In the spring of 1919 Reed began editing the New York Communist and led one of the two rival US Communist Parties which were established that year. While the two parties squabbled about who were the real Bolsheviks, the AFL, in spite of its craftism, was leading mass struggles. At the height of the 1919 steel strike, for example, 365,000 workers were out, but the Communists failed to build any influence over the workers involved. State repression continued unabated – in one case three men convicted of distributing leaflets against intervention in Russia were sentenced to 20 years in prison – and it almost destroyed the Communist Parties. Reed himself escaped arrest only by returning to Russia, where he contracted typhus and, due to a lack of medicine, died on 17 October 1920, a victim of the Western blockade of revolutionary Russia.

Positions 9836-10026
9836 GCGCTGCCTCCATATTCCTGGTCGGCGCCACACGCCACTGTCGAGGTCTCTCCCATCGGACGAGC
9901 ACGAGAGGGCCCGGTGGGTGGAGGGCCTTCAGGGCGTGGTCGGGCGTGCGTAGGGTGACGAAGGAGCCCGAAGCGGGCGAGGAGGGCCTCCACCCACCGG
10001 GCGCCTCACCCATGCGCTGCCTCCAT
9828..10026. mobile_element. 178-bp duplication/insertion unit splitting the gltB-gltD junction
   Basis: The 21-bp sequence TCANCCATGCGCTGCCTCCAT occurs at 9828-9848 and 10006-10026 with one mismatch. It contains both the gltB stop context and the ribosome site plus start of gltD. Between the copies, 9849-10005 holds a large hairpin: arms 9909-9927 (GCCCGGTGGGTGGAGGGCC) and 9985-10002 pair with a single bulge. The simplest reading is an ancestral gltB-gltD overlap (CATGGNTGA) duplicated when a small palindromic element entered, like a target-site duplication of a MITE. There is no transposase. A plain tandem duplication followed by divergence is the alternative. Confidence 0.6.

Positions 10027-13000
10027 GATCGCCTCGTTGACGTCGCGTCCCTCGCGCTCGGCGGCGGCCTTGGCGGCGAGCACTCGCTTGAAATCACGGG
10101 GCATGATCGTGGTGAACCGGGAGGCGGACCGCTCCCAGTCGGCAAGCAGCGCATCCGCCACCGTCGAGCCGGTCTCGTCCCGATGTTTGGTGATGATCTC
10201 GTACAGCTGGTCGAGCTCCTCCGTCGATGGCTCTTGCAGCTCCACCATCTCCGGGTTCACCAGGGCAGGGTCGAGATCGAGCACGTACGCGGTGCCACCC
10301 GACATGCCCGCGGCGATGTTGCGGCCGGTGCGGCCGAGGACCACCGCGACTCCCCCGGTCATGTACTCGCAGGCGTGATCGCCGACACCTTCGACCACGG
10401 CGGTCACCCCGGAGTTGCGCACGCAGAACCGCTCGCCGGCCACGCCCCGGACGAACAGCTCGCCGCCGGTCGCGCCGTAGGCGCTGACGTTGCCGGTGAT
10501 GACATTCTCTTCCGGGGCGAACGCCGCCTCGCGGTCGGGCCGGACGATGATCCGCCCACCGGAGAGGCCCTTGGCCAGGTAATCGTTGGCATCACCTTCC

As the articles in this volume demonstrate, Reed remained committed to the prospect of revolution to the end of his all too short life. This collection gives a flavour of the class struggle which followed the First World War in Russia, then capitalism’s weakness link, and also in the US, then emerging as the greatest world power. John Reed also analysed the political issues which lay at the heart of the victory of that struggle in Russia and its bitter defeat in the US. His burning criticisms of US imperialism, his consistent condemnation of the terrible racism of US society and his faith in the power of working class struggle are threads which run unbroken through this volume of revolutionary journalism at its best.
1. Quoted in Zinn, A People’s History of the United States (Harper & Row 1980), p. 315.
2. J. Newsinger (ed.), Shaking the World: John Reed’s Revolutionary Journalism (Bookmarks 1998), p. 45.
3. Ibid., p. xviii.
4. Ibid., p. 22.
5. Ibid., p. 79.
6. Ibid., p. 83.
7. Ibid., p. 93.
8. Ibid., p. 120.
9. Ibid., p. 121.
10. Ibid., p. 128.
11. H. Zinn, op. cit., p. 342.
12. J. Reed, op. cit., p. 190.
13. Ibid., p. 229.
14. Ibid., p. 236.
Last updated on 27.4.2012